This is also what Dogen had said in his well-known verses: “To study the Buddha Way is to study the self. To study the self is to forget the self. To forget the self is to be actualized by all things.” On the field of reason, the subject seeks to “know” the object. When the self is “forgotten,” one is, as it were, thrown on the field of emptiness where, as Nishitani stated above, the thing itself is always and ever manifest as such,” and “its realization [as actualisation] is able to come about.” Nishitani further defines “realization” as “‘manifestation-sive-apprehension’ of the thing itself, which cannot be prehended by sensation or reason. This it not cognition of an object, but a non-cognitive knowing of the non-objective thing in itself; it is what we might call a knowing of non-knowing, a sort of docta ignorantia … The thing in itself becomes manifest at bottom in its own “middle,” which can in no way ever be objectified. Non-objective knowledge of it, the knowing of non-knowing (non-cognitive knowing), means that we revert to the “middle” of the thing itself” (139-140). Nishitani adds that “middle” should not be taken to mean “inside.”
Nishitani concludes Section IV with the words: “Since olden times, the cognitive power of reason has been called a “natural light.” But the real “natural light” is not the light of reason. It is rather, if I may designate it, the light of each and every thing. What we call the knowing of non-knowing is, as it were, the gathering together and concentration on a single point of the light of all things. Or better still, it is a reverting to the point where things themselves are all gathered into one” (RN 140).
In Section V, Nishitani notes that “viewpoints that speak of a concentration into the One have shown up in the West from time to time. Examples are numerous, beginning in ancient Greece with Xenophanes’s notion of “one and All” (“What we call all things, that is One”) and Parmenides’ idea of “Being” (“To think and to be are one and the same”), and including such thinkers as Plotinus, Spinoza and Schelling. The absolute One they had in mind, however, was either conceived of as absolute reason or, when it went beyond the standpoint of reason, at least as an extension of that standpoint in unbroken continuity with it. One could also say that this “absolute One” was not accessed through the “purgative fires” in which the ego-self “is transformed, along with all things, into a single Great Doubt.” In the West, “the One is seen as the point at which all beings may be “reduced” to one.” It is “something “abstracted” from the multiplicity and differentiations of all beings. In a system of being that excludes nothingness, the idea that “all beings are One” leads to the positing of a One seen as mere non-differentiation. It is precisely from this sort of standpoint that absolute unity is symbolized as a circle or sphere” (RN 144).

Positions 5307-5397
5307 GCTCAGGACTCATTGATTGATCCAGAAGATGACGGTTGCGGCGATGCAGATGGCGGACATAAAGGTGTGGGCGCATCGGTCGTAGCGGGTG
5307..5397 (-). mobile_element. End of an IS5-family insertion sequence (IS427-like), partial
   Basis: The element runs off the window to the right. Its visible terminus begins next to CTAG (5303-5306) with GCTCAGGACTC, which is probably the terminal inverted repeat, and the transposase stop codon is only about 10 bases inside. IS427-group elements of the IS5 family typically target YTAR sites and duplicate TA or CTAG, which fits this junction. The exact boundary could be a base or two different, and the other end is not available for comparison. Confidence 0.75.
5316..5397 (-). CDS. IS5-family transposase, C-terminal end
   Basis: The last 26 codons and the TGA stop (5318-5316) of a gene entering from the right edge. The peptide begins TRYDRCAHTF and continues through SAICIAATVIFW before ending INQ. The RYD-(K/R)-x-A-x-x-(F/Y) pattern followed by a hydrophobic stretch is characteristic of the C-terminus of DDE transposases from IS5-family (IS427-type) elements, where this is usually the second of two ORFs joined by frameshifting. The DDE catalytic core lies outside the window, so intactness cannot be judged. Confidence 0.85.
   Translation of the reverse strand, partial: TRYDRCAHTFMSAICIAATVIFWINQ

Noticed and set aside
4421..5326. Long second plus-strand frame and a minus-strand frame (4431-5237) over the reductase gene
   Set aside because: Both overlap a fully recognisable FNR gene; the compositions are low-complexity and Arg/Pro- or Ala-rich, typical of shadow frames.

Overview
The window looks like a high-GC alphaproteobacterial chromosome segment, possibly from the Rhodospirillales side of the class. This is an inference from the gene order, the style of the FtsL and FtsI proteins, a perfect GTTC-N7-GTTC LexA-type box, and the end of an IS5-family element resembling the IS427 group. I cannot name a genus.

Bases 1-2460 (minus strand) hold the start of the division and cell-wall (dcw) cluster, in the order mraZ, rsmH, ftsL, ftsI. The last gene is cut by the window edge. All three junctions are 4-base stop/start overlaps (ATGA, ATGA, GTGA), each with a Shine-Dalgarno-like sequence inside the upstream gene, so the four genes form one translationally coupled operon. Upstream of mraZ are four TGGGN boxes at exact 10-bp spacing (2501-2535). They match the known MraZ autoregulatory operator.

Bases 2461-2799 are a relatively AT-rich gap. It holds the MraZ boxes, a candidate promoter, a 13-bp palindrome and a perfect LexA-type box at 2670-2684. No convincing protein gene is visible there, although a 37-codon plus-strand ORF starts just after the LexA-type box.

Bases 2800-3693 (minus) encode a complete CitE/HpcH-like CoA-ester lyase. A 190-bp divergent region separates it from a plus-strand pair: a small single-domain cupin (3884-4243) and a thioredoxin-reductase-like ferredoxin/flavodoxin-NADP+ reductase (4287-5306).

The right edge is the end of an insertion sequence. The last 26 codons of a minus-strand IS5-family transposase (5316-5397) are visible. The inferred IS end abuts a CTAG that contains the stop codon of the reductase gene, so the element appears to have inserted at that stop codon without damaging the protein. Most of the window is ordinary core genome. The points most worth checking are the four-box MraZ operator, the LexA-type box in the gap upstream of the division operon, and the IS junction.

On the other hand, “Since there is no circumference on the field of sunyata, “All are One” cannot be symbolized by a circle (or sphere) … on the field of sunyata, the center is everywhere. Each thing in its own selfness shows the mode of being of the center of all things. Each and every thing becomes the center of all things and, in that sense, becomes an absolute center. This is the absolute uniqueness of things, their reality” … “All are One” can only really be conceived in terms of a gathering of things together, each of which is by itself the All, each of which is an absolute center. And the only field in which this is possible is the field of sunyata, which can have its circumference nowhere and its center everywhere. Only on the field of sunyata can the totality of things, each of which is absolutely unique and an absolute center of all things, at the same time be gathered into one … In its mode of being a “middle,” even the tiniest thing, to the extent that is “is,” is an absolute center, situated at the center of all things. This is its “being,” its reality. The “world,” then, is nothing but the gathering together of that “being.” It is the “All are One” of all that is in that mode of being – that is, the real world we actually live in and actually see” (RN 146-147).
Nishitani then goes on to characterise the fact “that beings one and all are gathered into one, while each one remains absolutely unique in its “being,” as a relationship of ‘circuminsessional interpenetration’ “in which all things are master and servant to one another” (RN 147).
Nishitani Keiji – Religion and Nothingness
Graham Parkes – “Nishitani Keiji – Practicing Philosophy as a Matter of Life and Death” in The Oxford Handbook of Japanese Philosophy Ed. Gereon Kopf